Spying on Yourself – A New Advertising Business Model

The best way to beat spyware may be to use "myware." Spy on yourself and control your own data.

Every click at Amazon.com, every search at Google, and all the stops in between are reported back to the websites you visit. All you get in return is the odd suggestion for a bird feeder you might want to purchase or some text ads you might want to click on.

Then there's the truly malicious stuff — spyware that inserts itself on your computer's hard drive and reports back everything you do to some spammer or an online marketer willing to pay the price.

Strange as it may sound, though, soon you may be spying on yourself. Why would anyone want to do that? Entrepreneur Seth Goldstein, whose startup Root Markets aims to create a financial market for consumer data, offers a compelling reason.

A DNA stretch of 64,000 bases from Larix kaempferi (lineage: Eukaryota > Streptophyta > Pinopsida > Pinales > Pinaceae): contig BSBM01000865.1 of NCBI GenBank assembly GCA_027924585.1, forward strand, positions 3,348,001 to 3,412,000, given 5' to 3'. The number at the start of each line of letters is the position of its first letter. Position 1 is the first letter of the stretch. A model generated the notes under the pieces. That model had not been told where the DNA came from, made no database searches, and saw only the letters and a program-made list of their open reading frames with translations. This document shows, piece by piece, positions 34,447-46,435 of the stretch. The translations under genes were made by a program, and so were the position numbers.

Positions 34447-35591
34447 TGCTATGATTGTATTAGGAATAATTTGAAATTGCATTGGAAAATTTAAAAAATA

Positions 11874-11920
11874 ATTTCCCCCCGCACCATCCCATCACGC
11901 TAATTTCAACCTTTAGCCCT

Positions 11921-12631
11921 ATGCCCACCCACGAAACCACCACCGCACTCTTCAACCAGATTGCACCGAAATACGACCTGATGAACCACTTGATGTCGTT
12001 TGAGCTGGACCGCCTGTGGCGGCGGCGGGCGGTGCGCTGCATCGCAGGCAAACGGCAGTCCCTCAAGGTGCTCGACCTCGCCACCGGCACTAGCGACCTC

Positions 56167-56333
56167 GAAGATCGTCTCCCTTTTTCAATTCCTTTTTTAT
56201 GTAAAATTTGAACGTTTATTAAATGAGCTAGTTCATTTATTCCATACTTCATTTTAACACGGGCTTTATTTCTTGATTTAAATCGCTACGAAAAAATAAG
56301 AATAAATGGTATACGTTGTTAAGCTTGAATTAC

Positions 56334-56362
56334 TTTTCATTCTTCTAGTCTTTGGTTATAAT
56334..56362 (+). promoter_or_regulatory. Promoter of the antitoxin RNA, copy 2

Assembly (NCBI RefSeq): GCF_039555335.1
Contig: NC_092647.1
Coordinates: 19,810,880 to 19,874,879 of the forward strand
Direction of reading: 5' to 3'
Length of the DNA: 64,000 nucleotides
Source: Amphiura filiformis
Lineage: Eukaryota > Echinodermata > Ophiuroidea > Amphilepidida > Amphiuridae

"Everybody else is spying on me," he says, "so I want to spy on myself."

But Goldstein wants a better copy of his online behavior than anyone else has, and he wants to have complete control over who gets to see it. Instead of spyware, he calls the software that will let him do this "myware."

Beyond the curiosity factor, he sees myware as a way people can deal with information overload simply by measuring how they spend time online. He also sees it as valuable information that they someday could exchange for something else beneficial.

With myware, consumers could have something valuable to offer businesses – information about their web habits. That could translate into better deals and more money, but most importantly it will help keep marketing more relevant and more efficient for both consumer and company.

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